Locations in Interior Alaska
Denali National Park | Interior Alaska
Denali, the “High One”, is the name the Koyukon Athabaskan people gave the massive peak that crowns the 600-mile-long Alaska Range. At 20,310 feet, Denali is the highest peak in North America and the number one visitor attraction in the State.
The mountain was named Mount McKinley by a prospector in 1897 in honor of soon to be President William McKinley. Congress officially confirmed the name in 1917, however, this peak’s name has remained controversial. In 1975 the Alaska Board of Geographic names officially changed the name of the mountain to “Denali.” Ever since it has petitioned for the federal government to do the same. Finally, in 2015 the U.S. Department of the interior officially changed the name from Mt. McKinley to Denali.
Mount McKinley National Park became Denali National Park and Preserve in 1980 and was tripled in size to six million acres, which is larger than New Hampshire.
Denali exemplifies interior Alaska’s character as one of the world’s last great frontiers for wilderness adventure and remains largely wild, unspoiled and beautiful. Denali is readily accessible by car or RV on the Parks Highway or on the Alaska Railroad from either Anchorage or Fairbanks. In summer a number of private bus and van services operate daily from Anchorage and Fairbanks.
You can tour the Denali Park Road by bus or attend the daily ranger-naturalist programs. You can go mountaineering (advanced registration required) or day hike. There is backcountry camping (permit required) year-round, and skiing and dog mushing in the winter.
There are four Visitor Centers in the Park.
Denali National Park & Preserve Information Center is at mile 1.5 of the Denali Park Road and provides natural and cultural history exhibits, ranger programs, and screenings of the award-winning park film “Heartbeats of Denali.” 907-683-2294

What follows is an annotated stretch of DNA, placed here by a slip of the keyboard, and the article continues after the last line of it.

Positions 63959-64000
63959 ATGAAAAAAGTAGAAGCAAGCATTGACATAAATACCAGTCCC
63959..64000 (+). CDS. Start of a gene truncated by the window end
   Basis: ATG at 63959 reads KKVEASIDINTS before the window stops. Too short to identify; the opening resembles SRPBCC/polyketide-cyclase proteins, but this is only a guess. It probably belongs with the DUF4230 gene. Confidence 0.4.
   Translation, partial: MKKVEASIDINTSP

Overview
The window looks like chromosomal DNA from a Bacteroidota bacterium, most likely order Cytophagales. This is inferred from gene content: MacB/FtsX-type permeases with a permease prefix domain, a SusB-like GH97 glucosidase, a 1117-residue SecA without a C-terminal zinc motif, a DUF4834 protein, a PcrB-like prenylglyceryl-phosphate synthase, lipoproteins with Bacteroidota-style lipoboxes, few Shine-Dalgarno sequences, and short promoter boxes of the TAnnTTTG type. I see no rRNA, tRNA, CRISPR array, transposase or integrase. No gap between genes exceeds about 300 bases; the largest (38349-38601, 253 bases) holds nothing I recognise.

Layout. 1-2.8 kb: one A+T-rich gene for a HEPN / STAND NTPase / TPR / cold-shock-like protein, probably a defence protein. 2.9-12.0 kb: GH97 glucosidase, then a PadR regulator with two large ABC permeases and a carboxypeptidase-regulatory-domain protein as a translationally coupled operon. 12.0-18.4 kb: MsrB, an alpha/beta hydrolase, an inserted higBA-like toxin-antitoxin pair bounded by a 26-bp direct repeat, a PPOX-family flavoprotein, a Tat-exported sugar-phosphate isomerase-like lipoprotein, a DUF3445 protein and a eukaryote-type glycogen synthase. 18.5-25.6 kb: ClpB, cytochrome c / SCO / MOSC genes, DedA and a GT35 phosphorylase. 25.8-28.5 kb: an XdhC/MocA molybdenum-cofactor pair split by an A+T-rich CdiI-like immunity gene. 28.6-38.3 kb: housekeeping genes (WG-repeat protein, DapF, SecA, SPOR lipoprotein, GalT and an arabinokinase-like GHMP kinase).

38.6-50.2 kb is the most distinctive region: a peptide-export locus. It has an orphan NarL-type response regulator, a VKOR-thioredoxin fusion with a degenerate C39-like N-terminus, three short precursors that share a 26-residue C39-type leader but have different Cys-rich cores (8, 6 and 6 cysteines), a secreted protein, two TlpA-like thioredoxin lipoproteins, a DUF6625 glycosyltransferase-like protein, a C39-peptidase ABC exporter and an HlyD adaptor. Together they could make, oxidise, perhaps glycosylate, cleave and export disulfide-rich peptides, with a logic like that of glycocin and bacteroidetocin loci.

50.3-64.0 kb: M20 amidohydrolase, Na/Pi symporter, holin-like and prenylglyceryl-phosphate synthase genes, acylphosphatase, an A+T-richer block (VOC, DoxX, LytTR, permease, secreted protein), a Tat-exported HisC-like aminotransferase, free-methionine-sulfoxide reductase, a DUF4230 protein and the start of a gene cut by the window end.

The Wilderness Access Center & Backcountry Information Center, is located at mile one of the Denali Park Road. It provides information, reservations, and permits for park campgrounds, tour & shuttle buses, and overnight backcountry trips.
The Murie Science and Learning Center is run by National Park Service in partnership with Alaska Geographic and other organizations. It’s goal is to increase scientific literacy by showcasing research from living laboratories like Denali National Park.
Eielson Visitor Center, Mile 66 on the Park road. You can reach Eielson Visitor Center by shuttle bus. The center has incredible views of Denali on a clear day. It has artistic and interactive exhibits. Rangers are on hand to answer questions.
Call toll free at 1-888-303-1925 or locally at 907-683-1925. Mile 1/2 Otto Lake Road (turn west at Mile 247 Parks Highway).
near the park entrance is a self-registration walk-in camping area for bikers and backpackers arriving without vehicles.